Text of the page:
Exercise definitely helps, all other things being equal. Just start out really slow. I don't know how old you are, but I'm 57 (soon to be 8), and 'no pain, no gain' definitely no longer applies! Too many of the pains set in and then never leave or creep away very slowly.
What does your doctor have to say about your fatigue? Are you having regular thyroid blood work? Has the doctor suggested any vitamins? Are you on any meds for other conditions? Anything for the high BP? Some of those can make you feel fatigued. Think about interactions.
I'm on Synthroid 150mcg, and recently ended up in the ER (Sept 08) with what I thought was a virus as I had uncontrollable vomiting along with extreme dizziness. I was diagnosed w/vertigo.
It was this episode that lead me back to my endo, only to discover I still have nodules on my right lobe that have gotten bigger - see earlier post today re: RAI x 2 & removal of lobe****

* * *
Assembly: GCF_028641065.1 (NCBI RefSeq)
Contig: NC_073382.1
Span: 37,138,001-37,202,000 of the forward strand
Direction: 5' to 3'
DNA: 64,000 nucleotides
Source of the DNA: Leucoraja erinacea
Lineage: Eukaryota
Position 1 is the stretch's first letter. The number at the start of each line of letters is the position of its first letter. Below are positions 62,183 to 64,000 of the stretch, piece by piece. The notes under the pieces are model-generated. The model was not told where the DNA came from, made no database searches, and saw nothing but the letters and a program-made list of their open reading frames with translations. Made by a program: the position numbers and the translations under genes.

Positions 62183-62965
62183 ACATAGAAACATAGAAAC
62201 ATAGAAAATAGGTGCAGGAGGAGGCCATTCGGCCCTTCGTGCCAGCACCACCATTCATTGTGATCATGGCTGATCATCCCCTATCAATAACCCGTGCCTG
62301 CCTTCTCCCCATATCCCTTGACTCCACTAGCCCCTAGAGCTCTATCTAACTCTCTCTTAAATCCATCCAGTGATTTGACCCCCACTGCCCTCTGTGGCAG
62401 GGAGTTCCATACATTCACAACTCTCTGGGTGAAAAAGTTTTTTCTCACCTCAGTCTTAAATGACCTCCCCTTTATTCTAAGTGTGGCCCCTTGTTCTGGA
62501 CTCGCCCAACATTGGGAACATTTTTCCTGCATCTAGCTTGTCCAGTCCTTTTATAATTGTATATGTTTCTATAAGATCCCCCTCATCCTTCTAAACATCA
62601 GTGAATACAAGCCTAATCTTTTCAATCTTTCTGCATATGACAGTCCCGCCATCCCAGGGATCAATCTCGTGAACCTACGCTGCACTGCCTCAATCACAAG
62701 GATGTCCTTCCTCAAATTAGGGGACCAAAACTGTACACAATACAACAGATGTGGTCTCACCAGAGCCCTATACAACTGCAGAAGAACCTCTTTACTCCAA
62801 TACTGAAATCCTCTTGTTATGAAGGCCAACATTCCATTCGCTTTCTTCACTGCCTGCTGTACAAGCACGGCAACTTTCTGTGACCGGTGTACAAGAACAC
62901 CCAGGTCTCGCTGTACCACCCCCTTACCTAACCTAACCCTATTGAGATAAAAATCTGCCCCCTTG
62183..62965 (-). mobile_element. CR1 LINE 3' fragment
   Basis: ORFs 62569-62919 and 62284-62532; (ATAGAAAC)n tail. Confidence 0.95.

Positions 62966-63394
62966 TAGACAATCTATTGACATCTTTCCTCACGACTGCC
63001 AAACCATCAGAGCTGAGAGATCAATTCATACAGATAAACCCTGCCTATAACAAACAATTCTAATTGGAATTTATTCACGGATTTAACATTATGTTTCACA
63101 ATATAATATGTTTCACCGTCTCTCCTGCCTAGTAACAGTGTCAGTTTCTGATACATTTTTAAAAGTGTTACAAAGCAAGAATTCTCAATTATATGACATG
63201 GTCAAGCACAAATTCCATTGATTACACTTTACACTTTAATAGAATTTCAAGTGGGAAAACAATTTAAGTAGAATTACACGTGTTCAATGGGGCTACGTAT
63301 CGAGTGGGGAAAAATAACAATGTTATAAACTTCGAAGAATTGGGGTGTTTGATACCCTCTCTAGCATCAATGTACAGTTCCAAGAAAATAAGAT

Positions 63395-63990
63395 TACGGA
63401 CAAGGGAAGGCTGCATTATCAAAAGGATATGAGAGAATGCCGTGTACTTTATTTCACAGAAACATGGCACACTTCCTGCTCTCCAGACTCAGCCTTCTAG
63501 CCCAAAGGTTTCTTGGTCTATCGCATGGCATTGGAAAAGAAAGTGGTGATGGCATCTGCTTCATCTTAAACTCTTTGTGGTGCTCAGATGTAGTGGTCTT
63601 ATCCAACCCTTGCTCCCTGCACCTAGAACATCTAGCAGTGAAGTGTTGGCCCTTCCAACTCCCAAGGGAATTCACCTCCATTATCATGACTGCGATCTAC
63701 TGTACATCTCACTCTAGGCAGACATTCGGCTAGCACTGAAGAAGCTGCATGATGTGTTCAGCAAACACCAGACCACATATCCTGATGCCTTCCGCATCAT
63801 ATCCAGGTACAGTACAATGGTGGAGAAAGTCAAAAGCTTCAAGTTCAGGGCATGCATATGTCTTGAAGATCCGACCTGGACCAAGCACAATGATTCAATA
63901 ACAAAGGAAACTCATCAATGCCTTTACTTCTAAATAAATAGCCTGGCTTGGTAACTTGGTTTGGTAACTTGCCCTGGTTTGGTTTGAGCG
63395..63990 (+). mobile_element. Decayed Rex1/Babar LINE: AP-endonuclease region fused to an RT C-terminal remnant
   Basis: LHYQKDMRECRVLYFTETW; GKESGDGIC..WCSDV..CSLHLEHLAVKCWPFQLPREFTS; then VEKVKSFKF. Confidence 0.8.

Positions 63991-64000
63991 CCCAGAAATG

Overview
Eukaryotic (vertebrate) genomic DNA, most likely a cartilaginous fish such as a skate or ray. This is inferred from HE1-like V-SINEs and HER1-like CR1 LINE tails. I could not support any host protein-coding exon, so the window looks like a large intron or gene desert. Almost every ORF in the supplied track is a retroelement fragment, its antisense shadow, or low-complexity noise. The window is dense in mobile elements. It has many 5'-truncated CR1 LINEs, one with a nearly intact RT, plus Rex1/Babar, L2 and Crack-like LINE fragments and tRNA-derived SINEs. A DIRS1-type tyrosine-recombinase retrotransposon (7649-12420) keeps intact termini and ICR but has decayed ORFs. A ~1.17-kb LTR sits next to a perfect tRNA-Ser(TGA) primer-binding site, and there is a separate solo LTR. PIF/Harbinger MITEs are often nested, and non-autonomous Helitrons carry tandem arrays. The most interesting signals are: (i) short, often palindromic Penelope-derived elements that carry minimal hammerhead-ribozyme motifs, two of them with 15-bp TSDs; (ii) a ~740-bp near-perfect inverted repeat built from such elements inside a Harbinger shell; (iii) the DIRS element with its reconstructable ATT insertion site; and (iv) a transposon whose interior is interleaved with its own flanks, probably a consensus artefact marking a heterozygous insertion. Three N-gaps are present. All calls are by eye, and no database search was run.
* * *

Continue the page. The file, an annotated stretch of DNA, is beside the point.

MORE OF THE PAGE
This thread has been very interesting and I appreciate the above info on the exercises to relieve the vertigo symptoms.
Most of my sister's MS was based of symptoms but they did either an MRI or CT Scan on her brain and found the lesions that are common in MS. I don't know a whole lot about it though because I've been busy trying to figure out what's wrong with me...
My sister and I both run low BP. Mine has been as low as 90/54, my sister's runs lower sometimes.
We're both rather slight. She's only 5' 4" and maybe weighs 98 lbs. I'm 5' 7" and average 108 lbs. (Don't know how that relates to anything, but being thin with low BP isn't all it's cracked up to be!)
I get my vertigo when my BP drastically changes, like tonight, it's 105/66 and I feel it, the other day 114/48 and about 2 weeks ago it was 83/68 - those were big changes and it makes me feel totally off. The time it was 83/68, I had the chills like you get with a fever, turns out my temp was only 96.3 F. I see an endo on the 20th see if he can shed some light on all this. I do know the thyroid acts as a thermostat and that could explain the low body temps and the hot flashes I've had for about the last 15 years! (I'm only 42 - I have not been perimenopausal for 15 yrs!) I don't know if any of this thyroid stuff is the cause of the BP & vertigo issues or not. I see a neuro on the 28th to try and figure that out....
I will try the vertigo exersizes... when the grand-daughter gives me the time!